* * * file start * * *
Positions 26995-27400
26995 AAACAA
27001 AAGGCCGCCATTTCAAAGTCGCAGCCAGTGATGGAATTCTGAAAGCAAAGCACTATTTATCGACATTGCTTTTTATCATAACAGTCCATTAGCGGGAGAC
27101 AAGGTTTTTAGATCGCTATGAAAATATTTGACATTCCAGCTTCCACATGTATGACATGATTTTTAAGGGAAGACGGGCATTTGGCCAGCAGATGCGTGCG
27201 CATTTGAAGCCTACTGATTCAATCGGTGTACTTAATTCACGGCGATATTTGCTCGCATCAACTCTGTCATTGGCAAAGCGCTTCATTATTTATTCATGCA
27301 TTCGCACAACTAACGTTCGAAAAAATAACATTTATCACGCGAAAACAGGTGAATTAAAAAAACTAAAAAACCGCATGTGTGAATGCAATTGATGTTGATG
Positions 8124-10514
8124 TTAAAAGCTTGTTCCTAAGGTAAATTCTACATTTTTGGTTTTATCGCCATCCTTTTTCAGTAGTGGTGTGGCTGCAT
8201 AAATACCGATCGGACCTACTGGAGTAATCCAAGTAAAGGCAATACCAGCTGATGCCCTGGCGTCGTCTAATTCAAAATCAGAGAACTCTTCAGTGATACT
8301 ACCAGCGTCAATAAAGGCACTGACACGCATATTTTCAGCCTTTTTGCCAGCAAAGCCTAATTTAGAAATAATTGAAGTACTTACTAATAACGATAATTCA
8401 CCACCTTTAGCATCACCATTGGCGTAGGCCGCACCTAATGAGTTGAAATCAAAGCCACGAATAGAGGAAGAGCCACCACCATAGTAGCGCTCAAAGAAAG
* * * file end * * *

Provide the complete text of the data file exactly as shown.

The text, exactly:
Positions 26995-27400
26995 AAACAA
27001 AAGGCCGCCATTTCAAAGTCGCAGCCAGTGATGGAATTCTGAAAGCAAAGCACTATTTATCGACATTGCTTTTTATCATAACAGTCCATTAGCGGGAGAC
27101 AAGGTTTTTAGATCGCTATGAAAATATTTGACATTCCAGCTTCCACATGTATGACATGATTTTTAAGGGAAGACGGGCATTTGGCCAGCAGATGCGTGCG
27201 CATTTGAAGCCTACTGATTCAATCGGTGTACTTAATTCACGGCGATATTTGCTCGCATCAACTCTGTCATTGGCAAAGCGCTTCATTATTTATTCATGCA
27301 TTCGCACAACTAACGTTCGAAAAAATAACATTTATCACGCGAAAACAGGTGAATTAAAAAAACTAAAAAACCGCATGTGTGAATGCAATTGATGTTGATG
Positions 8124-10514
8124 TTAAAAGCTTGTTCCTAAGGTAAATTCTACATTTTTGGTTTTATCGCCATCCTTTTTCAGTAGTGGTGTGGCTGCAT
8201 AAATACCGATCGGACCTACTGGAGTAATCCAAGTAAAGGCAATACCAGCTGATGCCCTGGCGTCGTCTAATTCAAAATCAGAGAACTCTTCAGTGATACT
8301 ACCAGCGTCAATAAAGGCACTGACACGCATATTTTCAGCCTTTTTGCCAGCAAAGCCTAATTTAGAAATAATTGAAGTACTTACTAATAACGATAATTCA
8401 CCACCTTTAGCATCACCATTGGCGTAGGCCGCACCTAATGAGTTGAAATCAAAGCCACGAATAGAGGAAGAGCCACCACCATAGTAGCGCTCAAAGAAAG